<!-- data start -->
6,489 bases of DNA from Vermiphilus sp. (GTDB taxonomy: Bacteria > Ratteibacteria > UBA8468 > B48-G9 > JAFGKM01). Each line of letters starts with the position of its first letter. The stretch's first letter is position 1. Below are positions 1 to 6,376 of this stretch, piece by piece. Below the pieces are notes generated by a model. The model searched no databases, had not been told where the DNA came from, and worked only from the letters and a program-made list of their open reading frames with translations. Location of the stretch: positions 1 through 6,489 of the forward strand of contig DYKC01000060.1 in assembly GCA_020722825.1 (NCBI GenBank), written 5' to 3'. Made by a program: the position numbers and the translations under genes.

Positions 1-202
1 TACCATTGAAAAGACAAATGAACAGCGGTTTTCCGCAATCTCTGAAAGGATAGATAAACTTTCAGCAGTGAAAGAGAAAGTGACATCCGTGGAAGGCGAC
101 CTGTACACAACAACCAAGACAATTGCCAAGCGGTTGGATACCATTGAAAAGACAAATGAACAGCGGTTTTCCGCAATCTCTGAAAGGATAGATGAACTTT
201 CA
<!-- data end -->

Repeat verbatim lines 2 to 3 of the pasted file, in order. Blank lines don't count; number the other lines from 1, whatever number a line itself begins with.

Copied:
Positions 1-202
1 TACCATTGAAAAGACAAATGAACAGCGGTTTTCCGCAATCTCTGAAAGGATAGATAAACTTTCAGCAGTGAAAGAGAAAGTGACATCCGTGGAAGGCGAC